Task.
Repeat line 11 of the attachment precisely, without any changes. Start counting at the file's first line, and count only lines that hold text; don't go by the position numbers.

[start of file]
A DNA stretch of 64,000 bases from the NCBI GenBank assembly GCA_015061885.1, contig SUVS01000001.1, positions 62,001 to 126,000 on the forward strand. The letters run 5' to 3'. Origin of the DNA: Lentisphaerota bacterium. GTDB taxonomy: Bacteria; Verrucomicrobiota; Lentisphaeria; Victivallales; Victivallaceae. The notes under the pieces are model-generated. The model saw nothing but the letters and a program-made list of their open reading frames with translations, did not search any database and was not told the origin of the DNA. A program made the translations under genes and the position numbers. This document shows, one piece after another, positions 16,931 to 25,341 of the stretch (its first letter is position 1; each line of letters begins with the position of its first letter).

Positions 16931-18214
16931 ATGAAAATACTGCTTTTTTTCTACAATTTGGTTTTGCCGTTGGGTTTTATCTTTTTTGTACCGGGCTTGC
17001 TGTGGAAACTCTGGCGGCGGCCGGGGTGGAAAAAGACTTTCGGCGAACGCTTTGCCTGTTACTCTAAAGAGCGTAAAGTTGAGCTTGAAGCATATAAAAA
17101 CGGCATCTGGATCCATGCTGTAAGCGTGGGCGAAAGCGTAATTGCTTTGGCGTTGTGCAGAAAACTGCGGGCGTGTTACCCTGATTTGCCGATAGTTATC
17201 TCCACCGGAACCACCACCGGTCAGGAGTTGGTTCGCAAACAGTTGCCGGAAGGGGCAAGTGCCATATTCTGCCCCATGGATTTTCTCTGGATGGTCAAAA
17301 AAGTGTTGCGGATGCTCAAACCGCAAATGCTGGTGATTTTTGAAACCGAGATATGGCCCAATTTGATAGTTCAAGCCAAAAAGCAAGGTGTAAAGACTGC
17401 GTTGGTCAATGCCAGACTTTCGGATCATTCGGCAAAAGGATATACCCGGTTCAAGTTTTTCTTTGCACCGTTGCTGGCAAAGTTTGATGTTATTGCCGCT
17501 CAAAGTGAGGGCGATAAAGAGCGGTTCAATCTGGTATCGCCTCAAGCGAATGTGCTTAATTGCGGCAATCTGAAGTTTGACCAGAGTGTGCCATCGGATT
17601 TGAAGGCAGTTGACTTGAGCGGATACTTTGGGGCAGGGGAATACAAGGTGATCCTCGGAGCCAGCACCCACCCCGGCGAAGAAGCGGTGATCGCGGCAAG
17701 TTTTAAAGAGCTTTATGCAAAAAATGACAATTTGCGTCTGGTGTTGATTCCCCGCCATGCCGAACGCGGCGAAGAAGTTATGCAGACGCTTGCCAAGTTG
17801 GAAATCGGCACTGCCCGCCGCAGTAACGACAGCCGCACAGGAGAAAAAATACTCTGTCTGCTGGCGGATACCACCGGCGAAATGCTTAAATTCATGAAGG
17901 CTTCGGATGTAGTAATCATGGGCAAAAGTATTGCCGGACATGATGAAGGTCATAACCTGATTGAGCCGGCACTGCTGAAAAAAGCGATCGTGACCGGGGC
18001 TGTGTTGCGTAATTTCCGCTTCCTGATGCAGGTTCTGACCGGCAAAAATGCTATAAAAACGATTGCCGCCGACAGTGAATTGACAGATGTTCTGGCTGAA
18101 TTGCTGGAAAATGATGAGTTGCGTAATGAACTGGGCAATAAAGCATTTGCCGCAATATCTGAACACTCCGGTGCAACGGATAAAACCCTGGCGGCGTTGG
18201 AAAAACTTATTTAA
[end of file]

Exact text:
17701 TTTTAAAGAGCTTTATGCAAAAAATGACAATTTGCGTCTGGTGTTGATTCCCCGCCATGCCGAACGCGGCGAAGAAGTTATGCAGACGCTTGCCAAGTTG